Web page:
On and Off the Road in the 2015 Toyota 4Runner Trail
The road is a secondary concern to the 4Runner Trail edition. It can drive over the pavement and get you there through thick and thin, of course, and feels confident doing so, but the on-road presence of the 2015 4Runner is only “OK” and not “good” or “great.” In the Trail, this is emphasized further as the heavier offroad underpinnings take their toll on road comfort. It’s usable, of course, but not as comfortable as a car-based option would be.
Off the road, though, things heat up in the 4Runner Trail. It’s one of the most capable offroaders you can buy, especially with the KDSS option installed. The Trail will traverse just about any terrain you wish to conquer and has a powerful enough engine to make it happen. It has its limits, of course, but outside of a smaller, more dedicated trail buster, it’s as good as it gets.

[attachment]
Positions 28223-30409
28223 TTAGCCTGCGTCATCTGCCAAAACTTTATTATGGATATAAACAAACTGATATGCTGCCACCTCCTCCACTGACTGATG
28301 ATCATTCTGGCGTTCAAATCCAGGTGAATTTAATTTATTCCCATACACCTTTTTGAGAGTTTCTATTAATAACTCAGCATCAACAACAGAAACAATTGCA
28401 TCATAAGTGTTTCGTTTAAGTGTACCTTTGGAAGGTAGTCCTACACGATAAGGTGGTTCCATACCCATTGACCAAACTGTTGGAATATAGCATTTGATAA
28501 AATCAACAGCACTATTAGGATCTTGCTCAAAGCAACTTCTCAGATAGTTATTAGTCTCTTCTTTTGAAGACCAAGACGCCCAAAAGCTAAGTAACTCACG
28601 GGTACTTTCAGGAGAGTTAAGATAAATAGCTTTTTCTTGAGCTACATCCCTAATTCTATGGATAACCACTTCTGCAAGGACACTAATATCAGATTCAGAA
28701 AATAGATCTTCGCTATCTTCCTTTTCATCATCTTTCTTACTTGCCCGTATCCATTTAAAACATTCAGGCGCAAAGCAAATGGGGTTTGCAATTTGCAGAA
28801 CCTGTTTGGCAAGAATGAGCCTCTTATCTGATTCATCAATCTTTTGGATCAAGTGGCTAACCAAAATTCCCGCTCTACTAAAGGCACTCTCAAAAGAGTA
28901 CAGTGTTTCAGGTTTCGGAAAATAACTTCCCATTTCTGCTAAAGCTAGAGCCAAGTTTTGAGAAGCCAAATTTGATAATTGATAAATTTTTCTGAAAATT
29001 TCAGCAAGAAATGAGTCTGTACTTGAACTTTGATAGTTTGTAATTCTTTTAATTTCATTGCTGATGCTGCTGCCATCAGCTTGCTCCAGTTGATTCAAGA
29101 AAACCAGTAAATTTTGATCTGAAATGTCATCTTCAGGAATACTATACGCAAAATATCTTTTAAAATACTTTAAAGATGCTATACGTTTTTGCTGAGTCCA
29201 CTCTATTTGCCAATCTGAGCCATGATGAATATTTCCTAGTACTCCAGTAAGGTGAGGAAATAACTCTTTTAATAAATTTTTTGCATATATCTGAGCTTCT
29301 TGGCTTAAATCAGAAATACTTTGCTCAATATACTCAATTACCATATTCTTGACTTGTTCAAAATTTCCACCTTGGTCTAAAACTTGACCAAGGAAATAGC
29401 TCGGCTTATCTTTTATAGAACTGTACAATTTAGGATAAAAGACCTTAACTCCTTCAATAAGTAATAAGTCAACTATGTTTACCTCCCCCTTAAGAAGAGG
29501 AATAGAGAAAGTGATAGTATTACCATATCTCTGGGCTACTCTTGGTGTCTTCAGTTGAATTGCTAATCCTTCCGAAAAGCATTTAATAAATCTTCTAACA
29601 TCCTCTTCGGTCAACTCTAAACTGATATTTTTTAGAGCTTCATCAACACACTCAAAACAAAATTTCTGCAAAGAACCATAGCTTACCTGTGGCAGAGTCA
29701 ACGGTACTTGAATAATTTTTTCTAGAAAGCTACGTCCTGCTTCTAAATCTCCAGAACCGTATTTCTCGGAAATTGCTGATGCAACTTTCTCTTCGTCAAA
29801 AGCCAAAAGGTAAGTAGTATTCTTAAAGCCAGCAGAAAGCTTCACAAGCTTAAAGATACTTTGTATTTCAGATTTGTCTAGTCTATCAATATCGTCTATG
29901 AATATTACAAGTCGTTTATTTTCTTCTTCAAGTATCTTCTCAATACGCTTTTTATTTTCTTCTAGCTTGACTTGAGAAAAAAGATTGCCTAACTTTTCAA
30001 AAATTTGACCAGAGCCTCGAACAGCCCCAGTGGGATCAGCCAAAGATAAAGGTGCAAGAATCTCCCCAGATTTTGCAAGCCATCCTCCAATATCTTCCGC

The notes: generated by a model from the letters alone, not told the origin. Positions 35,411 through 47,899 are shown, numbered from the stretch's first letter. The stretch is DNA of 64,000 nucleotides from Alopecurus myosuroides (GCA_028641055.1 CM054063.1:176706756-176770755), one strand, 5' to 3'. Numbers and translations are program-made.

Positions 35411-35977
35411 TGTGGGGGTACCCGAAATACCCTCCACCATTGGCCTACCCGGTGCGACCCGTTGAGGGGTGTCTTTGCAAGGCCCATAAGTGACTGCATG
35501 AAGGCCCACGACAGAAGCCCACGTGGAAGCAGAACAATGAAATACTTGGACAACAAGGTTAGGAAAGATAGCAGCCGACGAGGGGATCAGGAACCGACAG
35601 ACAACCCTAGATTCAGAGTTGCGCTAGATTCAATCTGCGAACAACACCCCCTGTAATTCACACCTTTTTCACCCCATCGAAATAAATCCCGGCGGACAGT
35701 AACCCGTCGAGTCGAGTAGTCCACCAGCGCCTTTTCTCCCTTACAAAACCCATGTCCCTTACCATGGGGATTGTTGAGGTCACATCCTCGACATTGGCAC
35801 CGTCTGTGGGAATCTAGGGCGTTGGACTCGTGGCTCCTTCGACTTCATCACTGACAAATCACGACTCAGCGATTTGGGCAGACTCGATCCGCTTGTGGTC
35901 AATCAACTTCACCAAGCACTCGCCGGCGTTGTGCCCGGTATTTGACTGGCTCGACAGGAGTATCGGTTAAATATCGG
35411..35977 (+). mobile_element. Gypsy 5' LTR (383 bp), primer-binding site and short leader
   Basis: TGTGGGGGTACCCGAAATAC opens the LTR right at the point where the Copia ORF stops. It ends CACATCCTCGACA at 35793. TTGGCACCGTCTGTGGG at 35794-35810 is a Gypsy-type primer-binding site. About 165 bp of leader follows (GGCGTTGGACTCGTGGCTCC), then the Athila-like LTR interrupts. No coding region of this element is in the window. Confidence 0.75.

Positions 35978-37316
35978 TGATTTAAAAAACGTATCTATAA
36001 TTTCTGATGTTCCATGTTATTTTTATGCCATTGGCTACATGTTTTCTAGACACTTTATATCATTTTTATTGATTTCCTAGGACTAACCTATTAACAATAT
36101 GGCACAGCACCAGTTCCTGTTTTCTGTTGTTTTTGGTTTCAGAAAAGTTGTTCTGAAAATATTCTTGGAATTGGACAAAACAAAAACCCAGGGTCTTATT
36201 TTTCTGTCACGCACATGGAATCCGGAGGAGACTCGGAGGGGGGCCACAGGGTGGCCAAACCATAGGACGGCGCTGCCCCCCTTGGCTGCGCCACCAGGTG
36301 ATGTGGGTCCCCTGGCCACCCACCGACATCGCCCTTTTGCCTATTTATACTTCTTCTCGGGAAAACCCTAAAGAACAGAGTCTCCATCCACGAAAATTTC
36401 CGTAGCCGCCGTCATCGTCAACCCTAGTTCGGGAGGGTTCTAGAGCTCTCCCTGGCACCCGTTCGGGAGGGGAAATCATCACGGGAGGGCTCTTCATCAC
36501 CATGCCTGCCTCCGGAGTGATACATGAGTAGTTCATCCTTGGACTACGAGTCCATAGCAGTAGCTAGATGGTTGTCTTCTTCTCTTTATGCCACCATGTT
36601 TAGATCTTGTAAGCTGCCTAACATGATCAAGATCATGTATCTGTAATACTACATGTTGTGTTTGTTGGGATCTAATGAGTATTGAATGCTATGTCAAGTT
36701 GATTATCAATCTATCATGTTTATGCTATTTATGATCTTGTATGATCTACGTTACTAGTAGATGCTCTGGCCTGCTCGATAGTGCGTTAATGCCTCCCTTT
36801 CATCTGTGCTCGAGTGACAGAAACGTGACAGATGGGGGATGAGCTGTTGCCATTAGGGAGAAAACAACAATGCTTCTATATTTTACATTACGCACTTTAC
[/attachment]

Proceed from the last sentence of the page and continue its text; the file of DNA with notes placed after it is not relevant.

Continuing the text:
Key competitors in this market are getting hard to come by. Few sport utilities still exist in the lower and mid-level price range, having been replaced by crossovers in the main. The 4Runner itself is largely being displaced by the Toyota Highlander now, though the Trail edition still has a strong core audience. In capability, the 2015 4Runner Trail is matched by the Jeep Grand Cherokee, the Nissan Xterra, and perhaps the Jeep Wrangler Unlimited.
Great offroad rig with plenty of room for you, your friends, your family, and their stuff.
Still capable of hauling the family during the week, though that may wear thin.
Poor highway presence and fuel economy, both of which should be secondary concerns to someone buying the 4Runner Trail for what it’s meant for.
For people who want a great, reliable offroader that can get them wherever they want to go (literally), the 2015 4Runner Trail is a great choice. The fact that it can double as a family hauler during the week or a tailgate party hub at the game is a big bonus.
Test Period Length and Limitations
The 4Runner Trail was a manufacturer’s press loan for about a week during which time 114 miles were put on the vehicle. More than half of those were off-road miles, the rest being a mixture of in-town and highway driving.
Latest posts by Aaron Turpen (see all)
- Q&A: Why Doesn’t Hyundai Have A Pickup Truck? - May 1, 2021
- Q&A: What Electric Vehicles Are On the Market Now? - April 28, 2021